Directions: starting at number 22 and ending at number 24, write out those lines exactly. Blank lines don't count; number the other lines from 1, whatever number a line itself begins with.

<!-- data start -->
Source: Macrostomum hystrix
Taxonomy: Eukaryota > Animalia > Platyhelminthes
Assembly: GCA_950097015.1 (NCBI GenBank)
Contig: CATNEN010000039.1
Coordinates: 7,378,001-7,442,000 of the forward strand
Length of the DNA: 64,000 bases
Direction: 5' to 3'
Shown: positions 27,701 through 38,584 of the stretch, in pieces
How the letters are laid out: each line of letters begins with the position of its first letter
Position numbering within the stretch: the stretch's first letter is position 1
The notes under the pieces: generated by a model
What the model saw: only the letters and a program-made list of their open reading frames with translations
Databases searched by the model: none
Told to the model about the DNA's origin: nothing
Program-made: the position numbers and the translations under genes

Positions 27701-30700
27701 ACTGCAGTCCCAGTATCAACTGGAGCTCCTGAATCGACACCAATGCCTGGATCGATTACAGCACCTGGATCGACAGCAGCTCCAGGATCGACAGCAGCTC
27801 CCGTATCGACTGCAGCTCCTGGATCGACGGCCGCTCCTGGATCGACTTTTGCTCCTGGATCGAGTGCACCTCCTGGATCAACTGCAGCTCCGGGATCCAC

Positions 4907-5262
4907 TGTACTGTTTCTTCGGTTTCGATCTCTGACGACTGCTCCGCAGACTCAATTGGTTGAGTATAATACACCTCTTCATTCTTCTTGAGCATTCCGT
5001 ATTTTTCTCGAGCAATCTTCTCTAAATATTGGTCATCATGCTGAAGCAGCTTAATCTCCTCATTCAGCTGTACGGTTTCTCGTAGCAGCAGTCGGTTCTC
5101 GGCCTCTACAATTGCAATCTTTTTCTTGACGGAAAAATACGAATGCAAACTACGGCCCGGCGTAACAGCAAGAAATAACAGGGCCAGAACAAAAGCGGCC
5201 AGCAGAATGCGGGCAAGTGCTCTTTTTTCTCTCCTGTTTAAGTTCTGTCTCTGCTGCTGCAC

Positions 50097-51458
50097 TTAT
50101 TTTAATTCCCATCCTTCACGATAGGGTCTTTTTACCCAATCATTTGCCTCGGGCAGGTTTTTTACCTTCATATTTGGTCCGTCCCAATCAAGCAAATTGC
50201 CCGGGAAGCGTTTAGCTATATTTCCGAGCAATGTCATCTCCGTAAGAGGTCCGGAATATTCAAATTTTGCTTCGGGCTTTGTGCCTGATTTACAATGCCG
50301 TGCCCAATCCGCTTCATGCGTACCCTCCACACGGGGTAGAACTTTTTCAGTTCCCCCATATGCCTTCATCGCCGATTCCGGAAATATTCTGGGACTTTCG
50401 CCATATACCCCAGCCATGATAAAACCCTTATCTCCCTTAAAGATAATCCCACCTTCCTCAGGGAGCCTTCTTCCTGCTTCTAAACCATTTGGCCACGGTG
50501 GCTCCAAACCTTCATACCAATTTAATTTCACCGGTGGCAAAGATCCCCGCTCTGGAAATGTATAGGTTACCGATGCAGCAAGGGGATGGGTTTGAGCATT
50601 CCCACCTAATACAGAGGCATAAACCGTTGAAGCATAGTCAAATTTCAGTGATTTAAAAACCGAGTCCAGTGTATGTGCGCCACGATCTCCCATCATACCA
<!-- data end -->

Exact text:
5101 GGCCTCTACAATTGCAATCTTTTTCTTGACGGAAAAATACGAATGCAAACTACGGCCCGGCGTAACAGCAAGAAATAACAGGGCCAGAACAAAAGCGGCC
5201 AGCAGAATGCGGGCAAGTGCTCTTTTTTCTCTCCTGTTTAAGTTCTGTCTCTGCTGCTGCAC

Positions 50097-51458